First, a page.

New issue

Have a question about this project? Sign up for a free GitHub account to open an issue and contact its maintainers and the community.

By clicking “Sign up for GitHub”, you agree to our terms of service and privacy statement. We’ll occasionally send you account related emails.

Already on GitHub? Sign in to your account

Add OpSignToContract with tag `0x09` #14

Open
wants to merge 6 commits into
base: master
from

Conversation

Projects
None yet
5 participants
@apoelstra
Copy link
Member

apoelstra commented May 17, 2017

No description provided.

@apoelstra

This comment has been minimized.

Copy link
Member Author

apoelstra commented May 17, 2017

Manually constructed a .ots with txid ff1dca15029d1df57a601f180308bcb6b91f2e8e129668452eaf066cd0668fa6 and verified that it parsed correctly, but since it is still unconfirmed I can't chase it all the way down to a Merkle root yet.

@petertodd

This comment has been minimized.

Copy link
Member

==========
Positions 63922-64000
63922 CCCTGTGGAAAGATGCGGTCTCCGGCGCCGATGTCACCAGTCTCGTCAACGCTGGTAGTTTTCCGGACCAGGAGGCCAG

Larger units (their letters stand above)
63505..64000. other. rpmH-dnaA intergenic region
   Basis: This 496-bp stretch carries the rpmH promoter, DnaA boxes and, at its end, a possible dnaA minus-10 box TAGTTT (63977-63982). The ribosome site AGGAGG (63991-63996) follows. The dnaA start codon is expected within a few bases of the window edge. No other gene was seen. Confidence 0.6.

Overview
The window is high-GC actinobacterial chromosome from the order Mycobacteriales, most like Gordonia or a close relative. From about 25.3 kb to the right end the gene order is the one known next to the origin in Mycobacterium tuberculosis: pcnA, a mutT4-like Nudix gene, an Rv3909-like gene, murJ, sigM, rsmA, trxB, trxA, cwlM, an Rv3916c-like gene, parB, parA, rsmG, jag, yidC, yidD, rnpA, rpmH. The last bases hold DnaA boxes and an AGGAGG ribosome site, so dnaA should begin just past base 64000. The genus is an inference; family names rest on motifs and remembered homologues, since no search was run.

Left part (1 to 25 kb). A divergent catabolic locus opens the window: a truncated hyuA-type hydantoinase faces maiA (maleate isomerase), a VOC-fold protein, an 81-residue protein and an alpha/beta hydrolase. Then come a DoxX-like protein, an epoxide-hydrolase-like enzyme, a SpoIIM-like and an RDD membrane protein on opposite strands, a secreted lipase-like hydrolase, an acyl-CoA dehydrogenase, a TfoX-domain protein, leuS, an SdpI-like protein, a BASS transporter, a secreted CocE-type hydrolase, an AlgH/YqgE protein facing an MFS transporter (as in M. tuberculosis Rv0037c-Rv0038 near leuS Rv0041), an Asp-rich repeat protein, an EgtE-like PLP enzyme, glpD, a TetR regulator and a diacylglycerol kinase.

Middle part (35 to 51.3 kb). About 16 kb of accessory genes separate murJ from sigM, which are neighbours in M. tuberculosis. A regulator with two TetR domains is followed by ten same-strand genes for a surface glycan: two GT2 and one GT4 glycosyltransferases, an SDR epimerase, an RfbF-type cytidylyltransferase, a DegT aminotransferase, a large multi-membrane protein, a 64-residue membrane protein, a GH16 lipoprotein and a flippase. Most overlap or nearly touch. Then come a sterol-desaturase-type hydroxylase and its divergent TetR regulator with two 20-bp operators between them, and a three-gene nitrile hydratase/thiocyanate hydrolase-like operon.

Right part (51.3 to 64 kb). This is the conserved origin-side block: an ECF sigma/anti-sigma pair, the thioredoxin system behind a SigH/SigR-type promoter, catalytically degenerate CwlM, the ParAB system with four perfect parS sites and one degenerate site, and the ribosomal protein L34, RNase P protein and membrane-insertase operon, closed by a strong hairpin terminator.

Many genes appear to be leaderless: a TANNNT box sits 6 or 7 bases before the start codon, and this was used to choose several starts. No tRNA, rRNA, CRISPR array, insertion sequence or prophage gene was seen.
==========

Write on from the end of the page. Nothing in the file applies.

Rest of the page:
petertodd commented May 17, 2017

Niiice!

I should test the re-implementability of this by attempting to implement it in Rust or something.

We might want to call it OpSignToContractSha256. Also, I wonder if the term "contract" makes sense here - most readers probably won't get the reference going forward, even if it's often been called that in the past in the more niche Bitcoin use-cases.

Maybe call it something like EccSigCommitment?

@petertodd

This comment has been minimized.

Copy link
Member

petertodd commented May 17, 2017

Or actually, Secp256k1SigCommitment?

@apoelstra

This comment has been minimized.

Copy link
Member Author

apoelstra commented May 17, 2017

Here is a .ots that uses this going to block 466872

https://download.wpsoftware.net/bitcoin/wizardry/andytoshi.s2c.ots

Sadly I can't get a file for which this will verify as the original data was the text This is andytoshi on 2017-05-16 21:30 UTC but ots verify adds a newline. (So does sha256sum, irritatingly.)

ACK name change to Secp256k1SigCommitment, will update the PR

Is the tag 0x09 ok?

@apoelstra

This comment has been minimized.

Copy link
Member Author

apoelstra commented May 17, 2017

Actually how about just Secp256k1Commitment? This doesn't necessarily have to appear in a signature.

@apoelstra apoelstra force-pushed the apoelstra:master branch from 462c064 to 4e21b4b May 17, 2017

@apoelstra

This comment has been minimized.

Copy link
Member Author

apoelstra commented May 17, 2017

Update with renames, also changed the copyright year from 2016 to 2017